Latest California Healthline Stories
The Trump administration has talked about prioritizing the opioid crisis, but states have seen little in the way of new resources. And, in some states, getting into treatment is becoming even harder.
Without action by Congress, federal funding for the centers will end March 31. California, with more than 1,300 centers providing care for 6.5 million people, will be hit hard if the money dries up. Nationwide, nearly 10,000 centers serve 27 million people and get about 20 percent of their funding from the federal government.
Tiny Washington state hospice accepts no federal funds, relies on community volunteers and donations to serve the dying.
Eight teaching centers in California aim to train and retain doctors in medically underserved areas such as California’s Central Valley. They are among 57 such institutions across the country that may soon receive a boost in funding from Congress.
Kaiser Health News senior correspondent Anna Gorman discussed the shortage Thursday with KPCC’s Libby Denkman, on the radio station’s Take Two program.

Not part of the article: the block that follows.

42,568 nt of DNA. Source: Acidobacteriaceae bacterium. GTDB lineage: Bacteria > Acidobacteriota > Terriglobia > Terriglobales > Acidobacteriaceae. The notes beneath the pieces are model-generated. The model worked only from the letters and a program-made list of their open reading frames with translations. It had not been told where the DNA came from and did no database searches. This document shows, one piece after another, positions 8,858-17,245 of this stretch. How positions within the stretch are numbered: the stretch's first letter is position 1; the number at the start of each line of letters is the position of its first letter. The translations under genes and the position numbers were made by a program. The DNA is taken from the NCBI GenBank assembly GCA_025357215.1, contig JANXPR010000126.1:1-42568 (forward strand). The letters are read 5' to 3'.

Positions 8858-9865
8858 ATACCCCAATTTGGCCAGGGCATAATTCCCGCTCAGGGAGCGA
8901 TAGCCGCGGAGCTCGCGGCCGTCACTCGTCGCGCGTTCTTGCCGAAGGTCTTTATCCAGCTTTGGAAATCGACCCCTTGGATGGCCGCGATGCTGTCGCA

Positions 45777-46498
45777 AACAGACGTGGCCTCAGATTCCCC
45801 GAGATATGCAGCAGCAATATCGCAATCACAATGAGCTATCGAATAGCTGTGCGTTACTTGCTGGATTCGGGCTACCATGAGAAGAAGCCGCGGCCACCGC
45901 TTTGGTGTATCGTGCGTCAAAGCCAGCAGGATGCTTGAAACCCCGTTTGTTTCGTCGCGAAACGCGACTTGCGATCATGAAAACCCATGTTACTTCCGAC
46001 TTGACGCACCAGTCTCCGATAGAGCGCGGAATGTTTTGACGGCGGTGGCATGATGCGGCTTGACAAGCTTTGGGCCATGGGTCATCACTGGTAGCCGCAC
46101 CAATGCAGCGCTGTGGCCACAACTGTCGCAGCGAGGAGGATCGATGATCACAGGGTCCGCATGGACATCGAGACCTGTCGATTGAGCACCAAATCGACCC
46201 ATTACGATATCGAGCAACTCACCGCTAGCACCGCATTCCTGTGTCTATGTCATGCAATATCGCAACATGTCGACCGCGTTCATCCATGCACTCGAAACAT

The California Future Health Workforce Commission will produce recommendations intended to meet the demand for medical professionals in a state with a growing and increasingly diverse population.
A growing number of California counties are deploying RVs to address the mental health needs of residents in isolated regions.
In far northern Lassen and Modoc counties, residents say Obamacare premiums are unaffordable. But under the proposed Senate bill, insurance premiums would increase even more.
Many physicians lack the inclination and training to prescribe medications to assist in treatment. State officials hope a $90 million federal grant will help change this.
Dismantling Obamacare could force layoffs and shrink local business revenues in small, rural towns in California and beyond.